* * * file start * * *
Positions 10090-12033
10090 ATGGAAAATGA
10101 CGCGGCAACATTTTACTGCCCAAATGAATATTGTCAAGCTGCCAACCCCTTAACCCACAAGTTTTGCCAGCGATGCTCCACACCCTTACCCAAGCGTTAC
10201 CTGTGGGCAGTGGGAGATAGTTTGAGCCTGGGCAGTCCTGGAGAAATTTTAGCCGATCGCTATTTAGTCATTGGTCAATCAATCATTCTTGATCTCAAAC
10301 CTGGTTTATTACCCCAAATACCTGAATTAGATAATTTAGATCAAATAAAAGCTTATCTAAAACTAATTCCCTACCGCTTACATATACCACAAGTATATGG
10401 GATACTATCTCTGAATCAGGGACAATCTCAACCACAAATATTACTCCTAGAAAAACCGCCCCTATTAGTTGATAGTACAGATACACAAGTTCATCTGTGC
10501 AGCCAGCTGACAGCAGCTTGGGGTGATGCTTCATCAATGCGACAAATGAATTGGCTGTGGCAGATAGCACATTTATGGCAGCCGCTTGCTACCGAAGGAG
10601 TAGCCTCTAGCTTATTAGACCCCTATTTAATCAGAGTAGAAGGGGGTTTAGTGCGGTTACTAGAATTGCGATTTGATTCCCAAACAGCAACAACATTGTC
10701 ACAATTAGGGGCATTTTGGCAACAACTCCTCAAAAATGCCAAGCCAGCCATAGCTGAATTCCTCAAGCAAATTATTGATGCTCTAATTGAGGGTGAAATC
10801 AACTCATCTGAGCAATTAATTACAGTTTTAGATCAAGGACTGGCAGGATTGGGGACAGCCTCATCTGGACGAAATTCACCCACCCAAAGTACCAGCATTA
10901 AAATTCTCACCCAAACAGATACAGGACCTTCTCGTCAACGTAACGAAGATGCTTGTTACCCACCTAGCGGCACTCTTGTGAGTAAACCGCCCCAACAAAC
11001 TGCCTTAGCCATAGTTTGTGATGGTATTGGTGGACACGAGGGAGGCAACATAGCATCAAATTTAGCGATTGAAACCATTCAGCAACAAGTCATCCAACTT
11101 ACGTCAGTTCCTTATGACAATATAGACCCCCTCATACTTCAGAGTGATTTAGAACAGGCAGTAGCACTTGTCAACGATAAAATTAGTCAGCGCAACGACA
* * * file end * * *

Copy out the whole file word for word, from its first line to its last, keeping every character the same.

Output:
Positions 10090-12033
10090 ATGGAAAATGA
10101 CGCGGCAACATTTTACTGCCCAAATGAATATTGTCAAGCTGCCAACCCCTTAACCCACAAGTTTTGCCAGCGATGCTCCACACCCTTACCCAAGCGTTAC
10201 CTGTGGGCAGTGGGAGATAGTTTGAGCCTGGGCAGTCCTGGAGAAATTTTAGCCGATCGCTATTTAGTCATTGGTCAATCAATCATTCTTGATCTCAAAC
10301 CTGGTTTATTACCCCAAATACCTGAATTAGATAATTTAGATCAAATAAAAGCTTATCTAAAACTAATTCCCTACCGCTTACATATACCACAAGTATATGG
10401 GATACTATCTCTGAATCAGGGACAATCTCAACCACAAATATTACTCCTAGAAAAACCGCCCCTATTAGTTGATAGTACAGATACACAAGTTCATCTGTGC
10501 AGCCAGCTGACAGCAGCTTGGGGTGATGCTTCATCAATGCGACAAATGAATTGGCTGTGGCAGATAGCACATTTATGGCAGCCGCTTGCTACCGAAGGAG
10601 TAGCCTCTAGCTTATTAGACCCCTATTTAATCAGAGTAGAAGGGGGTTTAGTGCGGTTACTAGAATTGCGATTTGATTCCCAAACAGCAACAACATTGTC
10701 ACAATTAGGGGCATTTTGGCAACAACTCCTCAAAAATGCCAAGCCAGCCATAGCTGAATTCCTCAAGCAAATTATTGATGCTCTAATTGAGGGTGAAATC
10801 AACTCATCTGAGCAATTAATTACAGTTTTAGATCAAGGACTGGCAGGATTGGGGACAGCCTCATCTGGACGAAATTCACCCACCCAAAGTACCAGCATTA
10901 AAATTCTCACCCAAACAGATACAGGACCTTCTCGTCAACGTAACGAAGATGCTTGTTACCCACCTAGCGGCACTCTTGTGAGTAAACCGCCCCAACAAAC
11001 TGCCTTAGCCATAGTTTGTGATGGTATTGGTGGACACGAGGGAGGCAACATAGCATCAAATTTAGCGATTGAAACCATTCAGCAACAAGTCATCCAACTT
11101 ACGTCAGTTCCTTATGACAATATAGACCCCCTCATACTTCAGAGTGATTTAGAACAGGCAGTAGCACTTGTCAACGATAAAATTAGTCAGCGCAACGACA